"What treachery is this, fiend? Prepare yourself for battle!" a voice cried, making the poor boy jump and stare wildly around. There was no one else in the room, but after a moment he realized that the portrait frame was no longer empty. A painting of a knight in full armour was pointing at him with his lance, his whiskers bobbing angrily.
"Who're you?" asked the confused boy. "This is Slytherin's portrait, you know. He wouldn't want you fooling around in it."
"That's knavery, good sir!" Exclaimed the knight (but he did quickly glance around in a nervous way). "Accusing Sir Cadogan of cowardliness! Why! I should ran you straight through!"
"That could be a bit hard, since you are a painting," Tom pointed out. "What are you doing here anyway?" The knight suddenly got an expression of utterly importance.
"Young man, I will inform you that I'm here on a quest of the most delicate nature. Ay, a rescue mission it is, and neither dangerous foes nor wicked magic will stand in the way of Sir Cadogan!" He had stood up in the stirrups as he spoke, and now he toppled over, landing with a crash in the lover part of the portrait. The rather fat pony he had been riding regarded him with a bored expression. Tom prodded him with his wand.
"Are you all right?" he asked, not really sure whether to be amused or annoyed over the interruption.
"Ay kind sir! Though a fiendish trap it was, my reflexes of steel did ward me from damage." The voice was hollow since the visor of the helmet had fallen down over his face due to the fall. Tom helped the knight to get it off.
"So, who're you out to rescue?" the boy asked once the painting was on his feet again.
"Ah, that I will tell you! A young boy it is, no older than yourself. Pale is his face, dark his eyes and his nose is small, that I'm told. He is new to this school and it is feared that he has gone lost or met with a terrible foe or such. Thus I rush to the rescue. And I ask you, my good man, is there any boy of that appearance that has been seen sneaking around this vicinity lately?" Tom scratched his little adorable nose, thinking.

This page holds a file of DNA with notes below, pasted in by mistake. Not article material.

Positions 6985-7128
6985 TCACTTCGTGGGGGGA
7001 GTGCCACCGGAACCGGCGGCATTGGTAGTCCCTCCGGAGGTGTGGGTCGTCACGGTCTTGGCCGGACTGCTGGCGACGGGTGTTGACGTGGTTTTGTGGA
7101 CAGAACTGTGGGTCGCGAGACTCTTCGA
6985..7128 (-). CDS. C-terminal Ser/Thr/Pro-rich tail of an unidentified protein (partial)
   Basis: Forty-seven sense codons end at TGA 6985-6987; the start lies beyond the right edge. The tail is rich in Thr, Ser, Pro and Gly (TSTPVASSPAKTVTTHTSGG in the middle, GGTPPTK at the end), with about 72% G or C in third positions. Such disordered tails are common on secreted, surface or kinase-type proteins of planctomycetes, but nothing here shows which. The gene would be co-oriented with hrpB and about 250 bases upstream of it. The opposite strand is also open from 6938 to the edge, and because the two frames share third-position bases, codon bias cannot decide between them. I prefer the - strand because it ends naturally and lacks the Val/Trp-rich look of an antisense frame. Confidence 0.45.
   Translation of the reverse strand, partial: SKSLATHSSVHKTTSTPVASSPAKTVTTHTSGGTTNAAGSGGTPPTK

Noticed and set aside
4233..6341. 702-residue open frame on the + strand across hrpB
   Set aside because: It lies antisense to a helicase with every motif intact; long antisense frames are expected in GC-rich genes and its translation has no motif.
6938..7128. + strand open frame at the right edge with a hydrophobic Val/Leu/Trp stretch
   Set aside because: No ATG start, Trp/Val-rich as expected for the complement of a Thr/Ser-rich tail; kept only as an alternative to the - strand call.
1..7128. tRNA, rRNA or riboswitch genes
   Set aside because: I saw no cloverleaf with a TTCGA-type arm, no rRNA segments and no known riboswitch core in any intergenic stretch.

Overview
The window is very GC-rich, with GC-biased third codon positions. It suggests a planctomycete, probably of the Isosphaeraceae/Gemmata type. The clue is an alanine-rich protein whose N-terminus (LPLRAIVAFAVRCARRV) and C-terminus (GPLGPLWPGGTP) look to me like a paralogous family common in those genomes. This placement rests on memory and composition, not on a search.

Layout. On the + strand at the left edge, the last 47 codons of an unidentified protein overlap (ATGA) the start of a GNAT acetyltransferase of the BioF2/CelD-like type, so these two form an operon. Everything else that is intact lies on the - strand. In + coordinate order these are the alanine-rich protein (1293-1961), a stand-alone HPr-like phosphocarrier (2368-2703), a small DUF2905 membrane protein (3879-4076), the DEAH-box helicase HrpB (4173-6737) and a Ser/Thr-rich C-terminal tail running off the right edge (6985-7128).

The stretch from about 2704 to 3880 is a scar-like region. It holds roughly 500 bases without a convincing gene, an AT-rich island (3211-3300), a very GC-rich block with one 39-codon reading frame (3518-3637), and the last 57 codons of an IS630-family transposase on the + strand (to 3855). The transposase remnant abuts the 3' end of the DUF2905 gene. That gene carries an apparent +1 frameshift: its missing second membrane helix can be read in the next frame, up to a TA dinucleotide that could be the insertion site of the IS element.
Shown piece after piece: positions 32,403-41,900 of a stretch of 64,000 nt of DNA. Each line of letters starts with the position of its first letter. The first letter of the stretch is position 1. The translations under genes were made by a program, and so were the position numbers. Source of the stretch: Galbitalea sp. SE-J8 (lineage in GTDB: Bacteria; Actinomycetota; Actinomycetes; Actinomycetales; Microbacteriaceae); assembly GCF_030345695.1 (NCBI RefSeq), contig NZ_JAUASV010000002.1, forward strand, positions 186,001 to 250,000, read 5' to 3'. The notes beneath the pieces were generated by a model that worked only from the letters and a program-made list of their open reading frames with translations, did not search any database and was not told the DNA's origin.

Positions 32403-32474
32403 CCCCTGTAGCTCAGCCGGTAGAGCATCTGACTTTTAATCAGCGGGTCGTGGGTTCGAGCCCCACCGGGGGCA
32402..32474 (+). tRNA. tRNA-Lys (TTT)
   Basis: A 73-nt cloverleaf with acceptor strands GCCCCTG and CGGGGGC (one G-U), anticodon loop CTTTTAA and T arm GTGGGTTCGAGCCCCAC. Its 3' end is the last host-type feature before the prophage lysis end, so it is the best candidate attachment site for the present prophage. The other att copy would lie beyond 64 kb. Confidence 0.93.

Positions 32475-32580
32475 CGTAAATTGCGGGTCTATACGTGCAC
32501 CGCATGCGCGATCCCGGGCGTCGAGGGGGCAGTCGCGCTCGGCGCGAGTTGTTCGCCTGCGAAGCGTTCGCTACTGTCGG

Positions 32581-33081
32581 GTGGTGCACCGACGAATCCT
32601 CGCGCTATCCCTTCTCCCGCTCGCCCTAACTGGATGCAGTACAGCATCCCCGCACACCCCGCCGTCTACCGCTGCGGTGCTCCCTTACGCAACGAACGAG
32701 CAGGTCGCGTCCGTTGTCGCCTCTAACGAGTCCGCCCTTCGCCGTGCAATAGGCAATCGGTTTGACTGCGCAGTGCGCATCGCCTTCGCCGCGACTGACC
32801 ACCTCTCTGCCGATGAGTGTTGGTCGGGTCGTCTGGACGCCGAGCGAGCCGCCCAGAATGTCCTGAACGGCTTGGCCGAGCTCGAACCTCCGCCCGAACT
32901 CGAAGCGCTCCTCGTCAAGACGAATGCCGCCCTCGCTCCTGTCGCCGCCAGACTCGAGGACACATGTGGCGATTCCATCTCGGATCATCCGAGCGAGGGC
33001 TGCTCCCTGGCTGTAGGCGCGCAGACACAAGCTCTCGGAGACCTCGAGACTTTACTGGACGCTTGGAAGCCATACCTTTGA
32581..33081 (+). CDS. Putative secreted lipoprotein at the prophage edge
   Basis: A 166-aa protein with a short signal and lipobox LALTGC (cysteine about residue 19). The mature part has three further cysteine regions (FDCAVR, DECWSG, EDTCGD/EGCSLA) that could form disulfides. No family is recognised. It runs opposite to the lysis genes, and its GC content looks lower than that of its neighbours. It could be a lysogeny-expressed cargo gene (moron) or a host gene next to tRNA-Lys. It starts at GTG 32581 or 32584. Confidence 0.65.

"No. There has been no one at all here, and I did not see anyone in the corridor either. Most of the students are down in the great hall. Have you looked there?"
"Sir! No good would that do," the knight protested, "since the absence of the boy from that very place is what led the very head of his house, professor Slughorn, to recruit me for this honourable mission."
"So he is Slytherin then" Tom asked, suddenly more interested. "What is his name?"
"The tale that has been given to me is that he walks under the name Riddle, and that some know him as Tom."
"Indeed sir!" The knight answered solemnly.
"Er... that would be me," Tom answered hesitantly. Sir Cadogan lit up.
"I thank my lord, for my mission is indeed a successful one. Now this unlucky knave can be brought back to the place where he rightfully belongs."
"Wait a minute," Tom protested. "Who do you call knave? Anyway, I don't want to go anywhere. I'm fine here, thank you very much." The knight gave him a worried look.
"Sir! I fear that your young brain has been affected by the darkest of magic. Indeed, your mouth is babbling words of the most witless nonsense. Let us without any further ado continue our quest and travel to the great hall."
"Why do mister Slughorn want me there anyway?" asked Tom. "Is he going to talk my ears off again about all his former students who are now in this or that great position?"
"I cannot tell, impatient sir! All I know is that your presence is requested."